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Can AI help you expand your talents and find flow?
It appears that there is one effect many researchers are finding across multiple fields: generative AI has a significant impact on lower skilled and less experienced people. However, if we automate difficult tasks we cut ourselves off from the essential components for achieving mastery like flow.
- There is hype about AI's impact on individuals, but we should expect conclusions to change as research quality improves.
- People tend to overestimate how much time AI saves them on tasks—perception does not match reality. However, people enjoy work more with AI assistants.
- AI's failures are not obvious, so it's hard to calibrate appropriate confidence in its outputs. Overreliance leads to downgraded human performance.
- AI appears to significantly enhance the abilities of less skilled and experienced people—it is a "proficiency enhancer" when you know a little bit about something.
- If AI assumes difficult tasks before we have a chance to expand our talents, it risks short-circuiting human development and mastery.
- While AI may help streamline access to enjoyable, focused states of "flow", it cannot replicate the fulfillment and growth that comes from owning the hard-won process of mastery ourselves.
There’s a great deal of hype about the impact of generative AI on us as individuals. Studies are early, can be poorly designed, and are generally small. We can expect the data and conclusions to change, for the effects found to be smaller as study sizes increase. We can expect a wide range of anecdata as people share their trial-and-error experiences of using AI at work.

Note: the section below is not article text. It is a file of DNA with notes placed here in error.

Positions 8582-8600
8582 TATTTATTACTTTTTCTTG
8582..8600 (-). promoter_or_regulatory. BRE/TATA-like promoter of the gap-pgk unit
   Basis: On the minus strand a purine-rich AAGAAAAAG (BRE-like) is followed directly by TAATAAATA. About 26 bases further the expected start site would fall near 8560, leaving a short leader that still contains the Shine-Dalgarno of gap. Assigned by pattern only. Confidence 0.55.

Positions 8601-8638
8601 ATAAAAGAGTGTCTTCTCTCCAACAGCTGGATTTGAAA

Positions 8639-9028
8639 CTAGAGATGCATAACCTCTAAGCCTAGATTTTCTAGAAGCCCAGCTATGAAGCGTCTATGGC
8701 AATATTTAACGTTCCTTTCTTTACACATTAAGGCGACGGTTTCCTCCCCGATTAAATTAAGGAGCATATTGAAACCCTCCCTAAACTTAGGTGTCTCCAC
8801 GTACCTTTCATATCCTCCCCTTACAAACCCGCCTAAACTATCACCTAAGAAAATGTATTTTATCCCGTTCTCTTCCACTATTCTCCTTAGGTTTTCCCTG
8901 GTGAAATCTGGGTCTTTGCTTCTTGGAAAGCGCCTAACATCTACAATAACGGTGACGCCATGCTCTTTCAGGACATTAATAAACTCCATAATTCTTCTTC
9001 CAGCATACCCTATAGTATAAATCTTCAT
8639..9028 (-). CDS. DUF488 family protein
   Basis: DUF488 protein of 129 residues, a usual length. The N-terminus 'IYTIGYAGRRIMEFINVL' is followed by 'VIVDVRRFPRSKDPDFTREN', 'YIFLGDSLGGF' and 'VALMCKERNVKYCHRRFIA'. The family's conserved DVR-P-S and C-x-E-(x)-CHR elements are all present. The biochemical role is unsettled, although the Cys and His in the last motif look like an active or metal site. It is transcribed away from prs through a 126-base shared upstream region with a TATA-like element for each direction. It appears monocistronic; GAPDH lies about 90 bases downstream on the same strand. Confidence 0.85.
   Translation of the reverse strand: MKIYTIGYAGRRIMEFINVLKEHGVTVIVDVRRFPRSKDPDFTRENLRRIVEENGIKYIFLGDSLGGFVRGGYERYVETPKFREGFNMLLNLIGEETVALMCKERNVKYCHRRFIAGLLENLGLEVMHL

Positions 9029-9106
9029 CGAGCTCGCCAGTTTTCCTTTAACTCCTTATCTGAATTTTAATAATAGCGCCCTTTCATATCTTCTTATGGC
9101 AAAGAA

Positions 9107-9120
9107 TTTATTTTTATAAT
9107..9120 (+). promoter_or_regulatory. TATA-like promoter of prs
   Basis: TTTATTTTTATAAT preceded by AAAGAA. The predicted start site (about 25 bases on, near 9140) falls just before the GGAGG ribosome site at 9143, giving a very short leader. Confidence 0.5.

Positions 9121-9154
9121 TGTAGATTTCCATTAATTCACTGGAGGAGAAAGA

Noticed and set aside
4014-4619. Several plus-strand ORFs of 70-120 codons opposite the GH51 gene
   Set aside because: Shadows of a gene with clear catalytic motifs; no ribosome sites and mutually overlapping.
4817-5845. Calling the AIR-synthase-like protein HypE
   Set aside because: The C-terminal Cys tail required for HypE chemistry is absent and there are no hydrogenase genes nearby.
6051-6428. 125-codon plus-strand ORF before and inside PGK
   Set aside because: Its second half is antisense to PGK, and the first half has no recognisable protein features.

The perceptions people have tend to exaggerate generative AI’s productivity impact. When objective data is gathered we find that people think they save about three times more time on tasks when they use generative AI than they actually do. Data aside, people say they enjoy their work a lot more: for instance, coders are able to find flow states more easily and often when GitHub Copilot is on board.
More concerning is people’s “machine intuition” or lack of it. It’s difficult to calibrate confidence in AI’s output because how it fails is not obvious. And people get overconfident, downgrading their performance by over relying on AI. It’s a special kind of automation bias where AI is assumed to be correct, even when people know better than to trust it.
Having said all this, it does appear that there is one effect many researchers are finding across multiple fields: generative AI has a significant impact on lower skilled and less experienced people. It is a proficiency enhancer when you know a little bit about something. In some situations it can significantly accelerate people’s abilities, for example, in coding. Suddenly someone with very little experience can appear to have new expertise.